So, where can you take it? We’ll get to that in a moment. Let’s discuss other important specifications first.

And what’s in the bag?

The StanbyMe Go charges with a standard two-prong power cable. These are easy and cheap to replace if you lose them.

Flip the two latches, open the case, and you’re greeted with a screen lying flat on the bottom. Behind it is a speaker system — and a little reminder of it Dolby Atmos is now a brand, and not the name of a specific audio experience. But we’ll talk about that audio soon.

LG StanbyMe Go installed in the trunk of the car.
Zeke Jones / Digital Trends

Lift the TV panel and you’ll find that it has an incredible range of motion. You can position it at the top, place it at the bottom, and if you want to watch a vertical video, you can simply rotate it.

The screen itself is a 1080p LCD touchscreen. So yes, you can control it like a giant tablet. However, LG also includes a magic motion remote in the kit so you can use it just like you would a television.

Because of this is TV right? I’ve called it that for some time. I’ve seen others call it that. But really? Truly?

Technically, no, it doesn’t. It doesn’t have a built-in TV tuner. So if you want to put up a pole in a parking lot and put up an antenna for the sole purpose of shutting out local broadcast stations, that’s not going to happen.

LG StanbyMe Go monitor in vertical orientation displays applications.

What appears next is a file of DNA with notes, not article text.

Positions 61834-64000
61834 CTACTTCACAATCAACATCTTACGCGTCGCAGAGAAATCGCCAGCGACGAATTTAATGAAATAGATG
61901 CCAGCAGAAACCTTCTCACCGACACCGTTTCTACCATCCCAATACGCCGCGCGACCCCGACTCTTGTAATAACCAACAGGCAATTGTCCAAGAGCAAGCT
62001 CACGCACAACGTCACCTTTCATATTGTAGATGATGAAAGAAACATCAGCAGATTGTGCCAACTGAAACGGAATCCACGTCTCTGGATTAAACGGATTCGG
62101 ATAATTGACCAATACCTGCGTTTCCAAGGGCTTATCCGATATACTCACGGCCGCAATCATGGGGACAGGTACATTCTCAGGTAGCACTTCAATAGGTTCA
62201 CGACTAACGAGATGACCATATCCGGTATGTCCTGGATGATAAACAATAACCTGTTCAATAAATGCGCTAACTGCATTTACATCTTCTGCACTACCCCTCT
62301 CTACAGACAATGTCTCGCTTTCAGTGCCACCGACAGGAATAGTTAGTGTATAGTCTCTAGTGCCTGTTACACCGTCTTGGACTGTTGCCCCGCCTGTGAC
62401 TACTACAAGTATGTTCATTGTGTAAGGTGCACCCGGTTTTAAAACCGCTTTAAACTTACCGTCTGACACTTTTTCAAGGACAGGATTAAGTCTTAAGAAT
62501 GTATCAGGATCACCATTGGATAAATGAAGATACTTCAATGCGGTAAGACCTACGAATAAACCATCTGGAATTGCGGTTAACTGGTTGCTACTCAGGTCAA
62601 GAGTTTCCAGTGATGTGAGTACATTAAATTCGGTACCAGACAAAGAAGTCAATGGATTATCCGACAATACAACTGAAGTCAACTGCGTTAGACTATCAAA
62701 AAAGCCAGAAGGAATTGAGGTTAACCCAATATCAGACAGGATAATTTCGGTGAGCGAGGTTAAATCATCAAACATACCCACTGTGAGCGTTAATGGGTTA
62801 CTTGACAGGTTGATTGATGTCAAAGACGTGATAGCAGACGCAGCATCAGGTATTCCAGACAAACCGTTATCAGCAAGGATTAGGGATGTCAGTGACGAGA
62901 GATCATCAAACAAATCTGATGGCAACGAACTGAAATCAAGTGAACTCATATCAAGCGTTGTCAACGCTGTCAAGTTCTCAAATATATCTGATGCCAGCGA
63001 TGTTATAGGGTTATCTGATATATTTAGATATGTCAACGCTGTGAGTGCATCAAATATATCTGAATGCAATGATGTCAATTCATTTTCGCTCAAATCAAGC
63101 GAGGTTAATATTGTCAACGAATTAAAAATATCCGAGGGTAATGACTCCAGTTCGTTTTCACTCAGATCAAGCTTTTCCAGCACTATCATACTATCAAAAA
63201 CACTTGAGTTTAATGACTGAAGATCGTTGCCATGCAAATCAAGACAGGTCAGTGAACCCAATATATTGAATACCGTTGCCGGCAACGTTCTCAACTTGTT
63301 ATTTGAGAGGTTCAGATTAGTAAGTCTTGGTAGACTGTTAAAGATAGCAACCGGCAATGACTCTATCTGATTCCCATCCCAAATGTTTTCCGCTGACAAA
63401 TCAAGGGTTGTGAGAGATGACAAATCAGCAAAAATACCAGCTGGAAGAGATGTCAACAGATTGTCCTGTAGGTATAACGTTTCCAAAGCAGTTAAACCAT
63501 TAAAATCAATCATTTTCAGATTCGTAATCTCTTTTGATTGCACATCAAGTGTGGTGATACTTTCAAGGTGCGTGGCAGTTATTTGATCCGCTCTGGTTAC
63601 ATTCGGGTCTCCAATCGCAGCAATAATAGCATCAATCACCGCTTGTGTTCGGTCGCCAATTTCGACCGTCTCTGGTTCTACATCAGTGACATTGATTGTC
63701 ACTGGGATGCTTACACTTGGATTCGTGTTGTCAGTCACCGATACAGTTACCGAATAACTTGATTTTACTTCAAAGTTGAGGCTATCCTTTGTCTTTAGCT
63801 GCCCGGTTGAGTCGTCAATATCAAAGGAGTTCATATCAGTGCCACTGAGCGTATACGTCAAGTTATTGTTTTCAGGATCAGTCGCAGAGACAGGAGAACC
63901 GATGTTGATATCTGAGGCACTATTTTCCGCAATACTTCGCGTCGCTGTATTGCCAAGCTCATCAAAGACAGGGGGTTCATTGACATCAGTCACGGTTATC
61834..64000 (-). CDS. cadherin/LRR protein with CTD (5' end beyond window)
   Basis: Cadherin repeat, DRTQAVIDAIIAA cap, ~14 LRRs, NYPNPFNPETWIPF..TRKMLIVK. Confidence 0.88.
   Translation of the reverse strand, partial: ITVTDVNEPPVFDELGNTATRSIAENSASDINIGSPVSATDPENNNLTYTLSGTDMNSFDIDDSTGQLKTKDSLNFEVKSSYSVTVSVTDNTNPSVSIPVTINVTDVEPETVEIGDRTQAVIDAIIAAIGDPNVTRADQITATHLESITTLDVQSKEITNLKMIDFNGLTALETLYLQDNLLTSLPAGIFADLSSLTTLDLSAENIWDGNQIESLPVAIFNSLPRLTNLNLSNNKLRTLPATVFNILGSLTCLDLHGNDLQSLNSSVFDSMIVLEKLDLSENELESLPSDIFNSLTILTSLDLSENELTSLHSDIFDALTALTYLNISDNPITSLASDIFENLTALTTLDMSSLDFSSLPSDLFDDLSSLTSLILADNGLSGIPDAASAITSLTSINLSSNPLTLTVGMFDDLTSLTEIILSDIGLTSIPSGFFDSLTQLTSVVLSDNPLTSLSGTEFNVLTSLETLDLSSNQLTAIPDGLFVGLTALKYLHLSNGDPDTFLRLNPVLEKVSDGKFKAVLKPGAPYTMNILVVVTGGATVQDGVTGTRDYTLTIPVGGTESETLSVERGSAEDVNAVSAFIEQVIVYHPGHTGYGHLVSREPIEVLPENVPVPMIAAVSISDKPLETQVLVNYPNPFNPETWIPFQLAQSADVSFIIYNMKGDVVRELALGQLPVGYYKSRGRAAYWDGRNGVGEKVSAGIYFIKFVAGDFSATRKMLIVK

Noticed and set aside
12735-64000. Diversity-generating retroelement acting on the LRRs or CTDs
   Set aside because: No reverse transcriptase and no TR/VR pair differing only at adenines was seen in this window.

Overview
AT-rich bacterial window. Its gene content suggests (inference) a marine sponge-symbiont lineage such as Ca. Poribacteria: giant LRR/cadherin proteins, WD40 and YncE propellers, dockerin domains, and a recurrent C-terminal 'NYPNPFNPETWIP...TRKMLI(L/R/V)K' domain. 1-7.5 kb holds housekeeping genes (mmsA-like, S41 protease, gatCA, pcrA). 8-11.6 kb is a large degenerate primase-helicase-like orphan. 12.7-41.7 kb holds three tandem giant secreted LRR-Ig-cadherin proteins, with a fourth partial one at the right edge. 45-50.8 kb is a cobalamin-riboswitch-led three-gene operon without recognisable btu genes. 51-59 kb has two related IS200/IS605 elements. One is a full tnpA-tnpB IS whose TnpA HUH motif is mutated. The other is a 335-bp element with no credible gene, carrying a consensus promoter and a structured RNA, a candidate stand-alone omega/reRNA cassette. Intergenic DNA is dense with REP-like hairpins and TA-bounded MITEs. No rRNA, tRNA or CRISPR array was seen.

Zeke Jones / Digital Trends

That’s the only thing preventing this from being considered TV — and that’s by the Federal Communications Commission (FCC) definition, not mine. Apart from the lack of a tuner, it works like an LG TV. And that includes LG’s webOS system and all the apps and functions that come with it, just like the LG TV you can’t take with you. You can stream Netflix, use Apple AirPlay, play stored media, and even connect devices via HDMI. And yes, that includes game consoles.

Battery life

LG claims the StanbyMe Go is just like the original StanbyMe, will last on battery power for as long as until 3 hours. That should be a red flag for you now. Anytime something with a battery claims to last “up to” a certain amount of time, you should immediately reduce it by about 30%. On the best day, in Eco mode and low power mode, you’ll likely get around 3 hours. However, you may not want to use it that way. To get the best brightness from this TV, you’ll want to run it in high power mode, which will reduce battery life. So you may want to provide backup power for longer viewing sessions. May I recommend one of our favorite portable power stations?

Show